Op-ed Ana Botin “EU joint goals require joint financing“(FT.com, April 7) take where your Great Read”Risk of losing Italy“Go by repeating the same call for some form of joint EU debt instrument to fund Italy and Spain.
Regardless of the euphemism that is used every time this problem arises, what is being asked is fiscal transfers from countries with greater capacity to borrow from those who are lacking. Set aside for a moment whether this is the right course of action or not. To be sure it will not happen without clarity and requirements.
Take Italy – Italy’s economy has performed poorly in almost every metric for decades, largely because of structural inefficiencies that Italy recognized but only refused to overcome. I can buy skyscrapers in London or New York without a notary while Italians make appointments, photocopy paper reams, lick and put government stamps on them and pay exorbitant fees to many notaries to sell one-bedroom flats. Ever wondered why Italy doesn’t have a pharmaceutical chain? There are rules, including the requirement to have a degree in pharmacology to own – not operate – a pharmacy, which prevents ownership of more than one. Foreign investors or foreigners who have dealt with any part of the justice system and have never returned. Fiscal authorities abuse their cruel power to extort tax settlements with the full knowledge that the road to court takes years.
About 60 million tourists travel to Italy every year and we have a large population of emigrants throughout the world – but Alitalia has never been a solvent. Every government has seen the benefits of elections by electing the oldest residents outside Japan with unreachable pension rights. Young and educated emigrate. This and many other things, before the world had heard of Covid-19, explained the ratio of Italy’s gross debt-to-gross domestic product of 135 percent.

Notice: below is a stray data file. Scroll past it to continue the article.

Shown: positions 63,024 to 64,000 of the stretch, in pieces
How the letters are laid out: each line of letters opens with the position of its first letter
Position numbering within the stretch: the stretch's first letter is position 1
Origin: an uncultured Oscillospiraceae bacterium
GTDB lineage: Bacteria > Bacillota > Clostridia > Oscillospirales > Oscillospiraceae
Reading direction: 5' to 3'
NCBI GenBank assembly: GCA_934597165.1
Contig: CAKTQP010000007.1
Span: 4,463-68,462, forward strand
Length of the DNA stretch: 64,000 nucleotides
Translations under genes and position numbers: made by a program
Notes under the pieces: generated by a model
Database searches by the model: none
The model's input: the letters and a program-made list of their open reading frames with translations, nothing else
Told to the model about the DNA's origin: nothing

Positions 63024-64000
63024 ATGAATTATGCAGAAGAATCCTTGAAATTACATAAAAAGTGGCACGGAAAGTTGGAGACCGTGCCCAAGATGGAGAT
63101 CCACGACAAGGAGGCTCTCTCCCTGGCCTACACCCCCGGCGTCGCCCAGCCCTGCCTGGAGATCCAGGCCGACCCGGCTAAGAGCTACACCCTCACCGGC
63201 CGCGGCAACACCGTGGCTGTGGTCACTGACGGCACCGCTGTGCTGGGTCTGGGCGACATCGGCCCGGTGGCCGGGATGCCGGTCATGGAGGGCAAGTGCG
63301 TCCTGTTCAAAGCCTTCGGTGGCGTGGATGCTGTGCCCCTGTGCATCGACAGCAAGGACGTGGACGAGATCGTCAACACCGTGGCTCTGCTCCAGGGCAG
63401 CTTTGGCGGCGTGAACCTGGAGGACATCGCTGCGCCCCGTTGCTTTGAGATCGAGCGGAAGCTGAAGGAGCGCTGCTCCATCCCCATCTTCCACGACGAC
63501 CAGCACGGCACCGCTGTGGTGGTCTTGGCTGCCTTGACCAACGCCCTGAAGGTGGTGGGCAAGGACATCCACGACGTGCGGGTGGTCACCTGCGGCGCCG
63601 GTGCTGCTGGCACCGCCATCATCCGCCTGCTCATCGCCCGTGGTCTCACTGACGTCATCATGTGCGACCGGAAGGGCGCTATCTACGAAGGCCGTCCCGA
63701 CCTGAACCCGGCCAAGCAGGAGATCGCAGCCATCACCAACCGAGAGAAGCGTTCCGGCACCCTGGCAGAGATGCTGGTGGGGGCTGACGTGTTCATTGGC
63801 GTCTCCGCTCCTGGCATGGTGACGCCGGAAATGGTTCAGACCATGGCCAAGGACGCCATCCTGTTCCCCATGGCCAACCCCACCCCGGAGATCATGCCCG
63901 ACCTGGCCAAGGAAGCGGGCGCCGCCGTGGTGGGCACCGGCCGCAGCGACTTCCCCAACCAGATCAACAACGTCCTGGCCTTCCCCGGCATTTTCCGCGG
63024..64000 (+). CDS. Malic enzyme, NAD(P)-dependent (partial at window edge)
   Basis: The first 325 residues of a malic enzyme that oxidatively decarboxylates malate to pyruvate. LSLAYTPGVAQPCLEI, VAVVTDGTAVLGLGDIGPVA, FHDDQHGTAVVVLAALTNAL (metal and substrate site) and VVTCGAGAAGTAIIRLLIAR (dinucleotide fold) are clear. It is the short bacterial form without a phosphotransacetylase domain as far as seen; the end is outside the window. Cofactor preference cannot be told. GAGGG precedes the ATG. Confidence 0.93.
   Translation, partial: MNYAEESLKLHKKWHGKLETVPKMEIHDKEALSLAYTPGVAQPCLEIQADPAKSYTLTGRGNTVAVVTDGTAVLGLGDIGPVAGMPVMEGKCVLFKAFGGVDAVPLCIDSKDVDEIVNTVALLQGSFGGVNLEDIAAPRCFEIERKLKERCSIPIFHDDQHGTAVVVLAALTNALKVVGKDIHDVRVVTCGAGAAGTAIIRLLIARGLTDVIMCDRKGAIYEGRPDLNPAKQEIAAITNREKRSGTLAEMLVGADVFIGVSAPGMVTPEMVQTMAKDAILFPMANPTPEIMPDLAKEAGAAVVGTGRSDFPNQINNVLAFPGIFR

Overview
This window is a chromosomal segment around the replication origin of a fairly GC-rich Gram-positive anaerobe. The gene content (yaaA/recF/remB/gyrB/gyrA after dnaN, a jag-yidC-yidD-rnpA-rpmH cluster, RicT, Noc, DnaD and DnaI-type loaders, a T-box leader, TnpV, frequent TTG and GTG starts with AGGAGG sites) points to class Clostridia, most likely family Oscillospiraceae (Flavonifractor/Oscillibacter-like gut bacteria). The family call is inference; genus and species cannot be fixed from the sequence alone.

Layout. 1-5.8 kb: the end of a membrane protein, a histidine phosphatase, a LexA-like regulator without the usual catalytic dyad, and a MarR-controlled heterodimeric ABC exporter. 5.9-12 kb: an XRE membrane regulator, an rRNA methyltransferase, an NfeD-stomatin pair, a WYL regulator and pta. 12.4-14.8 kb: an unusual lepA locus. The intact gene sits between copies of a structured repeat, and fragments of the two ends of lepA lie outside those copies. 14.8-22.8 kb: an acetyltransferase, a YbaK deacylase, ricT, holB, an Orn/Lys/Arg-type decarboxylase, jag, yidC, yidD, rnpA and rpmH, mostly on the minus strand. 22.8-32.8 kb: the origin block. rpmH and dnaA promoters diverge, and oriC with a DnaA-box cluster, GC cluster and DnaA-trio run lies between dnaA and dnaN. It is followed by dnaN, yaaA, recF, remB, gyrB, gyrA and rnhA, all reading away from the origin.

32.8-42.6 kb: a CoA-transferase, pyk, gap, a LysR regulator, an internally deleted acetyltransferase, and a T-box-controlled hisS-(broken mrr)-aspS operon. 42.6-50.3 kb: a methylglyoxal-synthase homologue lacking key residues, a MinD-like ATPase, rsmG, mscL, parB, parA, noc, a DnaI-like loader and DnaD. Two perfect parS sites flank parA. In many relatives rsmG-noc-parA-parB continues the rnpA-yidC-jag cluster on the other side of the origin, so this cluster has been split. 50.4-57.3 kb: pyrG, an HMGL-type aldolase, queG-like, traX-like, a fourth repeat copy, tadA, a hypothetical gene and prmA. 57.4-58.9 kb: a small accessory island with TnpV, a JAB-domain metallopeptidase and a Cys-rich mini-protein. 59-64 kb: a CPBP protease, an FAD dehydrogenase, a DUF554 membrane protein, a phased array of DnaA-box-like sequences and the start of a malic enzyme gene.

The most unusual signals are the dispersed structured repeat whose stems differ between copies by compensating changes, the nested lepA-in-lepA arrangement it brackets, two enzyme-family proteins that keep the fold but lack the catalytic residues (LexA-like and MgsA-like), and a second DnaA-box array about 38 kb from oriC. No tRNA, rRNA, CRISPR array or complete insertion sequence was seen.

Matteo Salvini and other Italian populists asked for “solidarity” when they meant money and then turned into perverted arrogance by suggesting that unless Germany paid no one would buy a BMW. The idea that German taxpayers must support Italian spending so that German workers can work in full while Italy buys a BMW with money that has just been sent by Germany (someone must tell Mr. Salvini) cannot be persuasive. Endless humiliation based on stereotypical stereotypes of German history is of no use other than to embarrass us.
The Covid-19 crisis can present important opportunities from this chaos. Italian politicians must stand aside and ask Mario Draghi to negotiate an Italian state debt restructuring. This can be achieved in an orderly manner, with the “solidarity” of the European Union, with concurrent fiscal transfers from the EU and a one-time tax on Italian domestic savings. Far from being afraid of any conditions, Italians must hope that the conditions attached – fixated – to such a solution will prevent a repeat of decades ago.
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